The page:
While staying in an Airbnb provides overnight guests with free range of the household and a price that’s often cheaper than a hotel in town, they’re responsible for cooking their own meals and do not have access to little luxuries, like turndown service.

There are countless factors to consider before launching your bed and breakfast business, but, namely, you should be an expert in the destination you’re opening it in, and you should be a people person.

Those who choose to stay at a B&B are generally looking for a relaxing getaway and should turn to you for everything and anything from restaurant recommendations in town to nearby sights and attractions to explore.

A bed and breakfast is one type of business that requires a great deal of planning and a solid business plan.

Calculating nightly rates aside, each room you rent will need money set aside for room furnishings, cleaning services, laundry and linens, and food and beverages. You should also plan to set aside funds to hire staff, as any more than five rooms is a lot to take on for one or two people.

Secondhand clothing store

Much like having a boutique in town, having an economical and affordable secondhand option is also a great alternative.

While there are still big-box thrift shops, like The Salvation Army and Goodwill, tons of locally-owned thrift shops that focus on a niche market have started popping up across Canada.

For example, some secondhand shops only sell vintage clothing items, while others offer pre-loved wedding or prom dresses. If you’re going to open a second-hand clothing store, figuring out what kinds of clothes you’d like to sell is the first step.

Next, you’ll have to figure out where you’re going to get the used clothes from. It’s important to make sure that whatever garments your store specializes in, there’s ample stock to keep restocking from.

For example, opening a second-hand clothing store that sells everyday fashion is likely to be more successful than one that specializes in something very niche, like pre-owned handbags, because everyday clothing is something that never stops being needed, especially at a discounted rate.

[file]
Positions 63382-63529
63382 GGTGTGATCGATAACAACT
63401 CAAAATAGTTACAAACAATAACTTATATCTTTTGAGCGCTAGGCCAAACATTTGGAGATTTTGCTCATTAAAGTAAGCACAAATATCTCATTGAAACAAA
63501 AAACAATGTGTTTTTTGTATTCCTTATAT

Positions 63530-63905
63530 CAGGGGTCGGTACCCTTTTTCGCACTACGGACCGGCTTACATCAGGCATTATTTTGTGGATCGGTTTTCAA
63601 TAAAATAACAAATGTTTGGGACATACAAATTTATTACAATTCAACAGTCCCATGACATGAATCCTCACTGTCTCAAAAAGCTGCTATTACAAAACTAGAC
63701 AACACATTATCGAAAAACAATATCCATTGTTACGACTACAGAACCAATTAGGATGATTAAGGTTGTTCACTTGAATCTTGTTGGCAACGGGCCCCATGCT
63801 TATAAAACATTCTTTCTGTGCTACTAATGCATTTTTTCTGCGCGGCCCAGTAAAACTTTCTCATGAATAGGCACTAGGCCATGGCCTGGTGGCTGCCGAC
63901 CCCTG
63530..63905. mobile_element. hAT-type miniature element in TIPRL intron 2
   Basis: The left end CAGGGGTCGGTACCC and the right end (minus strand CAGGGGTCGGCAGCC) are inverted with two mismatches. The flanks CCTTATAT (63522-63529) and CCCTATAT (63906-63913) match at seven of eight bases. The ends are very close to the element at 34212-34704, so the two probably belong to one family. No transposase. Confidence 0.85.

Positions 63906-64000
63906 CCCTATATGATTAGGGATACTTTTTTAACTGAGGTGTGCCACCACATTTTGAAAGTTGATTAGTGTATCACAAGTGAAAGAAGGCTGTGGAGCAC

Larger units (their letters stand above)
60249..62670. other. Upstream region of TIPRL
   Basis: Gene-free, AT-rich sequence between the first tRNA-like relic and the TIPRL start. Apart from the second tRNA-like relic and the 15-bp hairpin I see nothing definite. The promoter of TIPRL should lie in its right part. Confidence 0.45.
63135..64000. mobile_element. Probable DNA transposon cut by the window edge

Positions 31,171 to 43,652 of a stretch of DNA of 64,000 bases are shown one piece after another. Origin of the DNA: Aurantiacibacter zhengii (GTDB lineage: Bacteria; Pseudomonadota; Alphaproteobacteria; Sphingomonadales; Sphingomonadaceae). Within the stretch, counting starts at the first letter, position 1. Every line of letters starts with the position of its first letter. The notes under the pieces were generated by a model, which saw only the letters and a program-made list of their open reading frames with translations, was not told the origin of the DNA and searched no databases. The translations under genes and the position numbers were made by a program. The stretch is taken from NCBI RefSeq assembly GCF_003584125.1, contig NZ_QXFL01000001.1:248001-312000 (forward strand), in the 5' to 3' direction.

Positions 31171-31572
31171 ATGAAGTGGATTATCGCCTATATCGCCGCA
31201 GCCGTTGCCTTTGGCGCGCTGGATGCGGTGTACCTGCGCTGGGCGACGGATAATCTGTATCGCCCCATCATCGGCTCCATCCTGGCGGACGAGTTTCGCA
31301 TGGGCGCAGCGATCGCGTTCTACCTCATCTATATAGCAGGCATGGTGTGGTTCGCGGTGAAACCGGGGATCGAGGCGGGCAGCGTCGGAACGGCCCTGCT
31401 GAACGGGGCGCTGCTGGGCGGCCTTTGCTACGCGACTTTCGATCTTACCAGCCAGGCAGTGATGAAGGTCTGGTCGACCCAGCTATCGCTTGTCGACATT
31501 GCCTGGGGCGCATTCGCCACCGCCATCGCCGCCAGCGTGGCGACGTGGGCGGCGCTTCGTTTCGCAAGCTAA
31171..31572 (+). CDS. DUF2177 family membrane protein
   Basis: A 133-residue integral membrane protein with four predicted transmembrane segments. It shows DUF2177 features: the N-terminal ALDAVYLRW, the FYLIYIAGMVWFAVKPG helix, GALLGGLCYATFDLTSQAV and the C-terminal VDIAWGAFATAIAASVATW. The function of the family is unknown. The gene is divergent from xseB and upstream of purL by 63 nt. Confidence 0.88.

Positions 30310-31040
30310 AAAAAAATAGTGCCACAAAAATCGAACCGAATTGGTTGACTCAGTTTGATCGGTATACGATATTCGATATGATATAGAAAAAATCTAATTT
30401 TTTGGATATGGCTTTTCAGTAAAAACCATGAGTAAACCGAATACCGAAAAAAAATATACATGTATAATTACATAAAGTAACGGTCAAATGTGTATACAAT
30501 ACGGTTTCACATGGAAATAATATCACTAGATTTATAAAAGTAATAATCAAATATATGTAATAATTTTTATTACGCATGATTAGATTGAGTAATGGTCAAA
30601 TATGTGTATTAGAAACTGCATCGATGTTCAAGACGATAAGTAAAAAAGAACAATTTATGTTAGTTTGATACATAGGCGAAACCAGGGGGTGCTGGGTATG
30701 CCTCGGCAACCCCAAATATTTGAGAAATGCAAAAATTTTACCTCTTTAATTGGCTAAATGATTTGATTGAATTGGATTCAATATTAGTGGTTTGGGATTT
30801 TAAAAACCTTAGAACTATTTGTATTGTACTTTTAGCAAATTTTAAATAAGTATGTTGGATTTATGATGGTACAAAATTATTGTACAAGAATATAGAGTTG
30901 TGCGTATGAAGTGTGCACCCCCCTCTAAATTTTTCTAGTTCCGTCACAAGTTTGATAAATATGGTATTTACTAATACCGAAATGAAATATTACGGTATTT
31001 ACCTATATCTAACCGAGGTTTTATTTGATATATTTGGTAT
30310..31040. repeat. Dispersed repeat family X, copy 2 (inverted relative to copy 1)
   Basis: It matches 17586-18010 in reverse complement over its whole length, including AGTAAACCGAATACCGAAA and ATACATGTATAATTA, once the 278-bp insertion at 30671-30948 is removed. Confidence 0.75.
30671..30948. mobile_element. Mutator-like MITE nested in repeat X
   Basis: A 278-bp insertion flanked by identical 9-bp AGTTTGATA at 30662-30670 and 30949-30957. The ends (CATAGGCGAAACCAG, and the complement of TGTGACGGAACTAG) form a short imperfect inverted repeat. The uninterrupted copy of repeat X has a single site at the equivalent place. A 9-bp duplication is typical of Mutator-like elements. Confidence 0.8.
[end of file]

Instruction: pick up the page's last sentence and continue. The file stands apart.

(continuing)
Having the right clothes in stock will attract the right audience, which is the next natural line of progression in starting a used clothing business. When you’re considering your audience, you should also consider where the location of your business will be. For example, if you’re looking to target Millennial shoppers, being within walking distance from a high school or college is a smart move, as opposed to being somewhere accessible by car.

Finally, you’ll need to come up with a pricing system. As pre-owned clothing is not subject to retail pricing, you have the flexibility to charge what you think is fair, so long as it will turn a profit while retaining customers.

Restaurant and lounge

Opening a restaurant and lounge is hard work, but ultimately, a great business idea, because every small town needs a good place to grab a bite.

While bustling cities are known for their chain restaurants, small-town restaurants have the upper hand in the sense that their restaurants (and whatever is on the menu) can only be found in one place.

A small-town restaurant has the potential to attract a steady stream of customers, especially because fast-food chains aside, those who live and work in town will appreciate having somewhere to grab a hearty, home-cooked lunch from time to time.

If you’re looking to start your own business in the restaurant industry, here are a few tips to keep in mind: